In 1918, to flee from war, the Polish poet and dealer Léopold Zborowski brought Soutine, Modigliani and his wife Jeanne Hébuterne, and Foujita with his wife Fernande Barrey to Cagnes. This was an important time for Foujita who painted with his two friends for an entire summer. There, he met Auguste Renoir just before his death. In 1919, the painter Foujita participated in the first post war Salon d’Automne. His work received official recognition: he became the most popular portraitist in Paris. It is during this period that he developed the themes that can be found throughout his career: nudes, cats, self-portraits and still life. This thematic repetition can be explained by the tradition of Japanese prints with which Tsugouharu Foujita was very familiar. His variations are a search for the universal.

Foujita’s success comes from his original style that places him on the border between east and west. His subjects are drawn with restraint and minuteness on ivory backgrounds that he made, allowing him to place a thin black line and colours in a transparent and light oil.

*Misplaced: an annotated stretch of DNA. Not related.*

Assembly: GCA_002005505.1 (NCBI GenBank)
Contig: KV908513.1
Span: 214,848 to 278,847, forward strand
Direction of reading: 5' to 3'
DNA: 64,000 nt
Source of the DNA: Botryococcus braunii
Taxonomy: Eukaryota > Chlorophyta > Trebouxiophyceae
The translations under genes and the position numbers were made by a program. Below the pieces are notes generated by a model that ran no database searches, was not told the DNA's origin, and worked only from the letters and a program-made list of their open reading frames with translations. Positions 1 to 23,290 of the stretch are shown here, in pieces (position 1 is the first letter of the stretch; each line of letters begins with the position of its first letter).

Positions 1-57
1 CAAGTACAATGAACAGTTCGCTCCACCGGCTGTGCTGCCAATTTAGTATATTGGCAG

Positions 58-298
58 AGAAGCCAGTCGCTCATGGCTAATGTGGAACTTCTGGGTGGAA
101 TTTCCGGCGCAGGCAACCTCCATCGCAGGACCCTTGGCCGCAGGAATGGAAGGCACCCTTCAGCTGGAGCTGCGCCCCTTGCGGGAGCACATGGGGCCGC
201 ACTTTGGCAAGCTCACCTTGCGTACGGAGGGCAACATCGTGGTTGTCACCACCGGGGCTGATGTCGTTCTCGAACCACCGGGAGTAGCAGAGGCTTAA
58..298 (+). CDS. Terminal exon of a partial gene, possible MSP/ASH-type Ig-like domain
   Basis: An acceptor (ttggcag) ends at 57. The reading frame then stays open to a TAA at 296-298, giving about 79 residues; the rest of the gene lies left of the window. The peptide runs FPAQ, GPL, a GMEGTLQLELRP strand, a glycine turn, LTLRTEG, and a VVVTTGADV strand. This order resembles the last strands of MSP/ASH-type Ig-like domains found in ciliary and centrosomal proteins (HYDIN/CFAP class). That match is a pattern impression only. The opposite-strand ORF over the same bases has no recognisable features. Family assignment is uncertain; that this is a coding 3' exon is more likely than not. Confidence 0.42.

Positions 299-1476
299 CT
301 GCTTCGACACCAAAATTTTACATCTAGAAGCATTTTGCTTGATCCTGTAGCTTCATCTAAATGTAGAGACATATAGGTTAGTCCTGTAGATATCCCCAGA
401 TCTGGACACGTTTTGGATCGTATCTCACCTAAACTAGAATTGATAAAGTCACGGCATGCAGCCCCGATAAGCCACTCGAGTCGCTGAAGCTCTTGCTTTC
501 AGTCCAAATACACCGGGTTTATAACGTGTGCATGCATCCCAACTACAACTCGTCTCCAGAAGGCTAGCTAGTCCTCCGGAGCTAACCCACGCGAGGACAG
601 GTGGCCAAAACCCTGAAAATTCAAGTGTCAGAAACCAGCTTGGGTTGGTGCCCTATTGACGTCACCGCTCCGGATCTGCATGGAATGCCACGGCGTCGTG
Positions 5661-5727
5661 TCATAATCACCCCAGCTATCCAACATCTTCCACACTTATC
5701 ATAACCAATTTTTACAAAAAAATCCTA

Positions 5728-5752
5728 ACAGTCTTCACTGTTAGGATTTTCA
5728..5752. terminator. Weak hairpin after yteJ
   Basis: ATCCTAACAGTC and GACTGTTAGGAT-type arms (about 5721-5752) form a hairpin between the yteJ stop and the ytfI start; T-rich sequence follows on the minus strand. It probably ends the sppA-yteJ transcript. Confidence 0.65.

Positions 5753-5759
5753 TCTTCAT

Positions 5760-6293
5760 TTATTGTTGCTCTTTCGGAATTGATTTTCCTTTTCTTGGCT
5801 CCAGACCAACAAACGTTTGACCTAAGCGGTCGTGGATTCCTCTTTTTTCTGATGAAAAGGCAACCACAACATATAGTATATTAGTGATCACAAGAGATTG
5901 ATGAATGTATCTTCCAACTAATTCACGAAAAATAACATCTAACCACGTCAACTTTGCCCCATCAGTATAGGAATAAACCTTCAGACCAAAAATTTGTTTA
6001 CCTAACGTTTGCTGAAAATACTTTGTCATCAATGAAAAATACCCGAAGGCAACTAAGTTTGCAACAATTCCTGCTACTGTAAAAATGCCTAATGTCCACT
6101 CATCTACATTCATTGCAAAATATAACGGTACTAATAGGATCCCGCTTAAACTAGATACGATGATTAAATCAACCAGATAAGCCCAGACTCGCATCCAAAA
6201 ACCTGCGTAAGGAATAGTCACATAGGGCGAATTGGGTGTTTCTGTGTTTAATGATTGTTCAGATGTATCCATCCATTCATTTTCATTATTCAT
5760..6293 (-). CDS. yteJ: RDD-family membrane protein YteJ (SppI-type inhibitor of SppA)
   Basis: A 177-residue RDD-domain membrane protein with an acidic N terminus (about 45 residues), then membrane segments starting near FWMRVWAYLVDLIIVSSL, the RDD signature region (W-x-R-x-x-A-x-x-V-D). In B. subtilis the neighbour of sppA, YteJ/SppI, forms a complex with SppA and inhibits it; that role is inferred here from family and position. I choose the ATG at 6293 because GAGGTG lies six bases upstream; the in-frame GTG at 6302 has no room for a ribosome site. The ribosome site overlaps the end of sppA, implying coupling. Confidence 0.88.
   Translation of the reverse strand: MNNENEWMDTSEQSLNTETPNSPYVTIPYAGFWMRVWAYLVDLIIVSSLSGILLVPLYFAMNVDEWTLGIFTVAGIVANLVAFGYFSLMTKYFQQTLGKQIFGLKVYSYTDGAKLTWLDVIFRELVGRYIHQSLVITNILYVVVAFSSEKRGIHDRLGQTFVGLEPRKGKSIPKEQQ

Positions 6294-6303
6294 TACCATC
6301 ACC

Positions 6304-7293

The Japanese painter Tsugouharu Foujita’s international recognition

In 1921, he travelled to Italy. The modern Japanese painter was impressed especially by the art of Michelangelo at the Sistine chapel, which influenced his depictions of nudes. In 1922, when Fernande turned away from him, Tsugouharu Foujita met Lucie Badoud whom he nicknamed Youki (“Snow” in Japanese) because of the whiteness of her skin; she became not only his muse but also a face of Montparnasse. In 1925, Foujita was awarded the title of Chevalier de la Légion d’Honneur. In 1929, he returned to Tokyo with Youki who left him for the poet Robert Desnos. Foujita was greeted in Japan like a prodigal son. He organized an exhibition that was a huge success. “Painting in the European manner with Japanese brushes and using water-based colours on oil paint is not forbidden. I have succeeded in doing it technically. I had finally forgotten the academic lessons.”